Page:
executed to the best advantage and without delay beyond the arrival of McCulloch's command while awaiting this, brigade commanders present were assembled that I might learn of them which, if any, particular part of enemy's position in their front was most favorable for assault. My impression, however, as already formed, was unchanged by this. Each thought the position without material difference in the strength of its parts, enemy's works being about same distance from our line at all points, and the ground in front of all alike, an open field, affording no cover for approach, and commanded about equally in all parts by the batteries developed. Such being the condition, and the ground immediately to my right - the same from which the left of Brown's command in single line had been repulsed - being well covered with timber, extending, apparently, fully up to the enemy's position, I concluded it best to change my formation from single to double lines and make attack over this, instead of attempting it across the open ground in my front. McCullough's command, which had just come up, was moved by the right flank to the rear of my right brigade, the purpose being, when this was in position, to pass the whole division by same movement under cover of the woods on my right, and then, joining Carter's brigade to McCullogh's for a second line, attack the enemy's works in this formation; but before McCullough was in position, and, I think, before my messenger, Captain Porter, even had time to reach General Gleburne with communication as to affairs, I received an order from General Cleburne not to assault the enemy in his works, and to hold my division intact.
I have stated at the time my two first brigades arrived from the reserve upon the front line the repulse of the front line had taken place, and have also mentioned the circumstances under which Captain Locke, as a messenger from the commanders of these, reported to General Cleburne. I cannot say if the order not to attack the enemy in his works was made on account of this report, or because it was at the time deemed necessary to hold all troops, which had not been broken, ready to prevent the repulse we had sustained being pressed by the enemy to more serious disaster. Shortly after receiving the order not to attack the works, I was advised by General Cleburne, through one of his staff, that he was then withdrawing his own division, under General Lowrey, from my left, and that I must make my dispositions accordingly. On this instruction one regiment of McCullough's command was directed to be deployed, extending toward the swamp on my left, and with this established for observation to advise of and protect against any movement of enemy upon or around my left flank, my command kept position until I was directed by General Cleburne to withdraw to the position near Jonesborough, from which I had advanced. This movement was completed about 10 o'clock at night, and under instructions the command was supplied with its implements for intrenching.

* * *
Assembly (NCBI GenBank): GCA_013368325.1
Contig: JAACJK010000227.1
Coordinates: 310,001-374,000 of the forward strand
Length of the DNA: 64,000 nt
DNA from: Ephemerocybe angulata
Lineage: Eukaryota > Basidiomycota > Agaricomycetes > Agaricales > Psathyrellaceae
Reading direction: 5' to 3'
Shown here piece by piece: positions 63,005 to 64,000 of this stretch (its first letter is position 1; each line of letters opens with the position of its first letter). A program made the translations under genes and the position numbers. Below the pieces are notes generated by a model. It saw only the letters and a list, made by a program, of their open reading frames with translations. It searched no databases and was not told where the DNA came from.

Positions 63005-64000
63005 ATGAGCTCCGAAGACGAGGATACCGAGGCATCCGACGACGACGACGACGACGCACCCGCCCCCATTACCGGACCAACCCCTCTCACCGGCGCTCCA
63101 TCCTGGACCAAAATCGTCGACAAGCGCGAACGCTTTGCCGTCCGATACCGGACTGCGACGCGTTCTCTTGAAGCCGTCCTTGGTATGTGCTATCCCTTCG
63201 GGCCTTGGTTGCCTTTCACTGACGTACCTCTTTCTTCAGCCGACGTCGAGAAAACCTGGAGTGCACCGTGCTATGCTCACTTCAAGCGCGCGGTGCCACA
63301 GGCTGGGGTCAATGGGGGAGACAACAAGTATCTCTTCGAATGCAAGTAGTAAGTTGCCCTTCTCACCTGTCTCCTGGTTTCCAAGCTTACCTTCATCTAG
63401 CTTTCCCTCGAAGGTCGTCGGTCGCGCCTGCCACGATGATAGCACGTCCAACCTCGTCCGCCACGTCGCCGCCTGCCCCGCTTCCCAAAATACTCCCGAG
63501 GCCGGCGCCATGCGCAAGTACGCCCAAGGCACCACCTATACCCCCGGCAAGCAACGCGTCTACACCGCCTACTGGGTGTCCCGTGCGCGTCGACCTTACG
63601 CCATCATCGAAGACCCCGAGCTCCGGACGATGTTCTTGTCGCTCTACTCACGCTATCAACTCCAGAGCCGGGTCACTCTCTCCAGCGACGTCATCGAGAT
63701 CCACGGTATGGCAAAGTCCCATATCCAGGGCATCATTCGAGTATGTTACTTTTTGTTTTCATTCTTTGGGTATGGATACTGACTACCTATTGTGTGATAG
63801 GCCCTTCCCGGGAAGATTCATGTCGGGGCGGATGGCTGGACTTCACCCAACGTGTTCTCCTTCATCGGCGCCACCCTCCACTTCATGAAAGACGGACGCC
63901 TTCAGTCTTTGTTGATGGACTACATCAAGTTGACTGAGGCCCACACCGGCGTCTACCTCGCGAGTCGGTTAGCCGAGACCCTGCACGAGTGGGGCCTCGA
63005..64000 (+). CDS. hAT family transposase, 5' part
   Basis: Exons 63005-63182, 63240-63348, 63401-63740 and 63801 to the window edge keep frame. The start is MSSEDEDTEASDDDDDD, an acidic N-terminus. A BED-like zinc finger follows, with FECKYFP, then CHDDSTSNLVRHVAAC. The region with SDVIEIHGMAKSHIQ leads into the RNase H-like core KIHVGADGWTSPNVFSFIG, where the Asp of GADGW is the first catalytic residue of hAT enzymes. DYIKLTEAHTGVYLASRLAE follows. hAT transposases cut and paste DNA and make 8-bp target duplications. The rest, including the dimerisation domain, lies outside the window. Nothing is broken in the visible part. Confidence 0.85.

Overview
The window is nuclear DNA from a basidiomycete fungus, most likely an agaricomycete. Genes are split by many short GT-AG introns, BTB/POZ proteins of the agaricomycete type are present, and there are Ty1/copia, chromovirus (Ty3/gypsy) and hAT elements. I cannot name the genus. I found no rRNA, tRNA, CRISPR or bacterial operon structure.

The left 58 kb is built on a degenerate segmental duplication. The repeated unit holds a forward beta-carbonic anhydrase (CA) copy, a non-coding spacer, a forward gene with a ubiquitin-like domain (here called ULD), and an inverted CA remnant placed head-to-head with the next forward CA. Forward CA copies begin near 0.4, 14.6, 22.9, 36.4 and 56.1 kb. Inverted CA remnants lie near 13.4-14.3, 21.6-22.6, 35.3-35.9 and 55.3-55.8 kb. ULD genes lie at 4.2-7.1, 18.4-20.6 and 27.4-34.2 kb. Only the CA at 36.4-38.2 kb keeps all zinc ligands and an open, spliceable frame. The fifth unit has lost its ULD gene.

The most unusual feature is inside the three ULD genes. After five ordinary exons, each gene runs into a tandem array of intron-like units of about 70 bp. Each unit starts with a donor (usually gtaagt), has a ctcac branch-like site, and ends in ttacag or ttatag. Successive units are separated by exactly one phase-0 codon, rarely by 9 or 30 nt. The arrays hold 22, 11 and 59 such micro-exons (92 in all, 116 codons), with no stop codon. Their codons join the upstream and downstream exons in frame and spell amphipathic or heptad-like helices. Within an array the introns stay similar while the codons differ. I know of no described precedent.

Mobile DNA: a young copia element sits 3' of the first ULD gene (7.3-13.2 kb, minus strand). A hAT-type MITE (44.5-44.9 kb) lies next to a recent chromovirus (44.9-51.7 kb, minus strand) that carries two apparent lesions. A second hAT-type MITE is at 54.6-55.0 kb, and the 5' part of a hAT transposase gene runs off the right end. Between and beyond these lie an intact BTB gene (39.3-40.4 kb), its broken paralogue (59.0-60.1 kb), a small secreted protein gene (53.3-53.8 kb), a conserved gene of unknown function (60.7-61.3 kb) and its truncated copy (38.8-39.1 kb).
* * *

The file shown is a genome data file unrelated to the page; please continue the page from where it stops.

Brigade commanders have my thanks and commendation for courage, zeal, and efficiency. The staff with me on the field were: Major Ingram, assistant adjutant-general; Major Vaulx, assistant inspector-general; Captain M. B. Pilcher, assistant quartermaster; Mr. Abbot Robertson, and Frank Porterfield, volunteers from Major-General Cheatham's personal staff. The large experience of some and high gallantry and promptness of all these were of great aid to me in the movements and management of the command.